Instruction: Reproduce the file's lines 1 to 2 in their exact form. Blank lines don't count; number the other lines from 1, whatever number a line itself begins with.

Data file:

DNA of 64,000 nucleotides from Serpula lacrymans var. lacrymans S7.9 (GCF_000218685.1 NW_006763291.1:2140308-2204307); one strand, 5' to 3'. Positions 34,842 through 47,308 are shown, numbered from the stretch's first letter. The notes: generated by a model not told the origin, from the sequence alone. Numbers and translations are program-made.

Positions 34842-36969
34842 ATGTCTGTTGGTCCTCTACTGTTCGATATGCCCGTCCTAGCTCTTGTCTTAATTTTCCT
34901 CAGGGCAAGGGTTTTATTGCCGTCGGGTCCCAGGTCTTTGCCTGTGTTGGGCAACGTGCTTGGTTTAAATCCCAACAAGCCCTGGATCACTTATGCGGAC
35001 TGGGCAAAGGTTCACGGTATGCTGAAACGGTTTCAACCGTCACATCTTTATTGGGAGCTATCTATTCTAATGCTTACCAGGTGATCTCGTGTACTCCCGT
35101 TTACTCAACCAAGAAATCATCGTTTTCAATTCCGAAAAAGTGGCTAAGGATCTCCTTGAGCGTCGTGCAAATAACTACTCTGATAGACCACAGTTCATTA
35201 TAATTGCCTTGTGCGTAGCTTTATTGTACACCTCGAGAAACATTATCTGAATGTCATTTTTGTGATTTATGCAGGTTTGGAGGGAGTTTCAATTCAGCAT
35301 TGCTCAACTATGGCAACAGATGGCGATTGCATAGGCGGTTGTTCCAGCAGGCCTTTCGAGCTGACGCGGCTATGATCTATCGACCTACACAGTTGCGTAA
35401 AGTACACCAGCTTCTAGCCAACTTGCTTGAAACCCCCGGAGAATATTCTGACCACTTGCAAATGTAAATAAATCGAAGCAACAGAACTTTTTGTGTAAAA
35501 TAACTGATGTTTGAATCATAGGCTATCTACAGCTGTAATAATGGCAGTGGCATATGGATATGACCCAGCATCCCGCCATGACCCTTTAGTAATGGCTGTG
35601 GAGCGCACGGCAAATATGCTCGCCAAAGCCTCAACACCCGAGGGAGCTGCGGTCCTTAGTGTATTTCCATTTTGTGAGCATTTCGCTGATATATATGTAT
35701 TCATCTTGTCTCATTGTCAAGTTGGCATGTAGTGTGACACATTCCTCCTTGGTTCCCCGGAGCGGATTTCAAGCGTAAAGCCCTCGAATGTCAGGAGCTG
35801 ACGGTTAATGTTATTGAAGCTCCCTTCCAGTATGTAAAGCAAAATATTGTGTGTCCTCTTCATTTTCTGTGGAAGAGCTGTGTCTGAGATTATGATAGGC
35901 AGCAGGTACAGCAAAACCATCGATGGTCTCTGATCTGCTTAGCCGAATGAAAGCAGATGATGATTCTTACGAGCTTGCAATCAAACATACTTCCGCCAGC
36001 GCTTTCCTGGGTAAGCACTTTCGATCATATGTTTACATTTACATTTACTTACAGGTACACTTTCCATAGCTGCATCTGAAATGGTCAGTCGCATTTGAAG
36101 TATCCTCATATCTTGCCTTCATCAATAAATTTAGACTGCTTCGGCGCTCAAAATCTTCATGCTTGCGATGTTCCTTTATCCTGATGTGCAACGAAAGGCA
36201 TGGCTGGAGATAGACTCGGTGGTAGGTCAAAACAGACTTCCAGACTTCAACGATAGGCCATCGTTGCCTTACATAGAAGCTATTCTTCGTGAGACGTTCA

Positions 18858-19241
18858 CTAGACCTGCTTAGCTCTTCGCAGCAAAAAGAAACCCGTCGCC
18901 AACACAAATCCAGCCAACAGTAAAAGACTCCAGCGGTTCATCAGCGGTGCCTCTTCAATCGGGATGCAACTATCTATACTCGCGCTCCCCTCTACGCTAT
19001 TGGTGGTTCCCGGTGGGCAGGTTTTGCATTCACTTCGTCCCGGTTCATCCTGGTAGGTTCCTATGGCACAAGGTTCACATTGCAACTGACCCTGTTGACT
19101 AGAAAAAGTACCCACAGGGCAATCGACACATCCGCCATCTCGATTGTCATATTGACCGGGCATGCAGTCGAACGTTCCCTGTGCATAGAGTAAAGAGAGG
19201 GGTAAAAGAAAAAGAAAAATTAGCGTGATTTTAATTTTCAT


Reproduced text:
DNA of 64,000 nucleotides from Serpula lacrymans var. lacrymans S7.9 (GCF_000218685.1 NW_006763291.1:2140308-2204307); one strand, 5' to 3'. Positions 34,842 through 47,308 are shown, numbered from the stretch's first letter. The notes: generated by a model not told the origin, from the sequence alone. Numbers and translations are program-made.

Positions 34842-36969